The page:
Kelly Jean Cogswell
The presidential election is heating up in France, and if you had to give it a sound track, "Who let the dogs out?" might do for starters.
Packs of cops are out in full force rounding up immigrants so that rightist candidate and former Minister of the Interior Nicolas Sarkozy can prove he has the big dick you need to run a country, which may turn out to be the deciding qualification as voters go to the polls.
When my friend Marie went out flyering last weekend for candidate Segolene Royal, half of the men on the street only had to see her smiling female face on the pamphlet when they began cursing Sego, cursing Marie, and promising to vote for the extreme right, anti-immigrant, anti-queer, anti-woman back to the dark ages Le Pen.
Some of the older women were almost as bad, shuddering dramatically as they turned away from the pamphlet as if Marie was flyering for Hamas in Tel Aviv or trying to dump a load of steaming dog doo in their hands. I wish she had. They need a shock, some of these women, to see where they really stand.
Even one of the other female volunteers flipped out when she saw an unofficial flyer Marie had made, "Quit listening to the machos, a better minimum wage is Royal."
This twenty-something chick ranted and raved that Marie was actually anti-feminist, setting back the campaign with that word "macho" which called attention to the fact Segolene was a woman, as if those men calling Sego a "filthy whore" hadn't noticed.
At first I thought the girl was a complete idiot. Then later, I thought, how French.
You have to understand that the place is a little like the dangerously hospitable South where I grew up, or Cuba maybe. At any rate, the machinery of French society is oiled by vast pools of politeness that make Paris seem like a sanitarium after years in New York.
Their traditional discretion has been a refuge for a lot of American outsiders from Gertrude Stein to James Baldwin.
You can do almost anything in France as long as you don't call attention to it. You're queer, fine, have as many homo lovers as you want, as long as you introduce them, when you must, as "my friend."
It's okay, too, if you're black, as long as you speak exactly like middle class white people, wear the same clothes, eat the same food, and manage to avoid using the word "black" in mixed company, even if you're referring to how you like your coffee.
As your reward, you'll be treated politely, invited to the best places, alone. People will even laugh at your jokes, amazed at your wit, and as with the Barak Obama's of the world, tell you how articulate you are.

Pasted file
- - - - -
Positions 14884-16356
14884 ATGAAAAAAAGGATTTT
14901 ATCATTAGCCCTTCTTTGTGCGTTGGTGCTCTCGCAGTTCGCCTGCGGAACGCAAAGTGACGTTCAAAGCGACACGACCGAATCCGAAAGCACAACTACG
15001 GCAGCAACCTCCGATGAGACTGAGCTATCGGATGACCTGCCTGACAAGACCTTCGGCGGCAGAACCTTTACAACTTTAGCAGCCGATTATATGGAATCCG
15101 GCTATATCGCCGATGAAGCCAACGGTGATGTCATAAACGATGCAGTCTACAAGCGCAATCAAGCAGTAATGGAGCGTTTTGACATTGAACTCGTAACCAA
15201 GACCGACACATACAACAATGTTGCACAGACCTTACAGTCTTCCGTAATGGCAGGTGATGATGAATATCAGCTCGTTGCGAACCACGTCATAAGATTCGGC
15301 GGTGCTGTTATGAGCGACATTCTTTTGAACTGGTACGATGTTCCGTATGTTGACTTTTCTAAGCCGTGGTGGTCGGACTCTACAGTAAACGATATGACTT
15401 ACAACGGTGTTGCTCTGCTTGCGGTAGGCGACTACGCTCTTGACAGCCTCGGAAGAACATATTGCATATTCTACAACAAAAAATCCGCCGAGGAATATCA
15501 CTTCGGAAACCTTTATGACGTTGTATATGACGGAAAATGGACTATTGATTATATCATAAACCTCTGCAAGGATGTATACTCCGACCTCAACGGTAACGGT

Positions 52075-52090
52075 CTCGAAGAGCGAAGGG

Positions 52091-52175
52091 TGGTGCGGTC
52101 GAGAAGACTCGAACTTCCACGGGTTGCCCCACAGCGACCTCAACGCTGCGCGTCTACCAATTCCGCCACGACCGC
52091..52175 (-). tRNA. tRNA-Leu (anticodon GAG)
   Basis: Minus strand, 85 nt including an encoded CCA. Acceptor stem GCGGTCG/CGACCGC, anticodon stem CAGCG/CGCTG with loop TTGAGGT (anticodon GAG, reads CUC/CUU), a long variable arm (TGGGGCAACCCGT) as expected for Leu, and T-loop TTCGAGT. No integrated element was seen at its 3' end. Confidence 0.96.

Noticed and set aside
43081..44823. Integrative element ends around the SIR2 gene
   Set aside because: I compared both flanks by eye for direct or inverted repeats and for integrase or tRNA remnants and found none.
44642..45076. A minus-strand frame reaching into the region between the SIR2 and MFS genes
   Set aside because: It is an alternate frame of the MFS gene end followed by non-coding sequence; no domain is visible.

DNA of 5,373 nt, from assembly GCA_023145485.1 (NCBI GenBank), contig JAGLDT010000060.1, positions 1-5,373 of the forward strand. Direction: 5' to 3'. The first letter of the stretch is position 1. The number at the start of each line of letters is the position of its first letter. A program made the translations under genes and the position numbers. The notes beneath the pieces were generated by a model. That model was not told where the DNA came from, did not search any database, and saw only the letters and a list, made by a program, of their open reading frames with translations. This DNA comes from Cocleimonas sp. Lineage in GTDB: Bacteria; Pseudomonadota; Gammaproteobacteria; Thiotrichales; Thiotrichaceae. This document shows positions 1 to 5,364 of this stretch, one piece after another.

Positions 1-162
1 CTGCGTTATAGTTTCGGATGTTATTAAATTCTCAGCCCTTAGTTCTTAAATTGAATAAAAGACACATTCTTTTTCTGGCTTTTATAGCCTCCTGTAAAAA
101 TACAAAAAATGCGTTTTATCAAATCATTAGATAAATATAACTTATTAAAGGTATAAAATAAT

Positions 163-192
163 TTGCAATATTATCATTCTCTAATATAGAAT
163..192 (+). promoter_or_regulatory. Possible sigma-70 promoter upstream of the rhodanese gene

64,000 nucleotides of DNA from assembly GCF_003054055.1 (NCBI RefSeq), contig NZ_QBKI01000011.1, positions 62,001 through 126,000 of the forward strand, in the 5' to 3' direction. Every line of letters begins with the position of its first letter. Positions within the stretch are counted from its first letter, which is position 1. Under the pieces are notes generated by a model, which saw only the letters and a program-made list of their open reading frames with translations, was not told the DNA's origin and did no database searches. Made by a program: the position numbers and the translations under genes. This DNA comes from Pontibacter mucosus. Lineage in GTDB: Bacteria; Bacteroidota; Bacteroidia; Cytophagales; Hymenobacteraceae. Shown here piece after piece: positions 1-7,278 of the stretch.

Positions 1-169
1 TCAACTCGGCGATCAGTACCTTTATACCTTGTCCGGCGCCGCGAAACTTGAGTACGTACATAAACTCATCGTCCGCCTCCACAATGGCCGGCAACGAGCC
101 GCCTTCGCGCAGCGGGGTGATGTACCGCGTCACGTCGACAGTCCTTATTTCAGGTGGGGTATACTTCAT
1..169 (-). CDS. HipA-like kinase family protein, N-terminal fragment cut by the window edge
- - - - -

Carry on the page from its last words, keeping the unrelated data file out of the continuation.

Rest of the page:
Ditto for women. You wouldn't believe the rewards you get for a nice smile, and carefully coiffed hair.
The problem comes when you venture into public space. Maybe two girls want to embrace on the subway platform, a black kids wants to have a crack at a decent job, or a woman wants to run the country. Then, all that politeness turns to poison.
Bigots make a game of pushing you to the boiling point, and then retreating into politeness, saying you must have misunderstood. People of color are too sensitive. Women are paranoid and crazy and wrong. Queers kissing in public are just ... rude.
It's like confronting a flood with boxing gloves.
The suffocating force of politeness is why you suddenly get car burnings and riots here, a kind of gestural language responding to how society ties you up with actual words. It explains also the right-wing eruptions of profanity on the street, the institutionalized arrests of immigrants when the subtle imposition of invisibility isn't quite working anymore.
When Green Party mayor in Begles, near Bordeax, decided to officiate over France's first gay marriage in 2004, he was rewarded with a couple of years of vitriolic letters, death threats, and actual packages of human shit.
Gay men setting up house together in the countryside have been firebombed.
You have to be exceptional to charge it head on. I'm encouraged that Segolene Royal survived long enough to knock out the Socialist old boy network to claim the party nomination, much less stay neck and neck with macho Sarko.
Not only that, but she's sticking to the rules of the game that the house had fixed against her. She's had career and kids, done her time as a hack, wears high heels and skirts, and smiles with grace.
The longer she lasts, though, with her face on posters everywhere, her voice on the radio and TV, the more you hear the dog pack howl with rage. Hillary will get the same.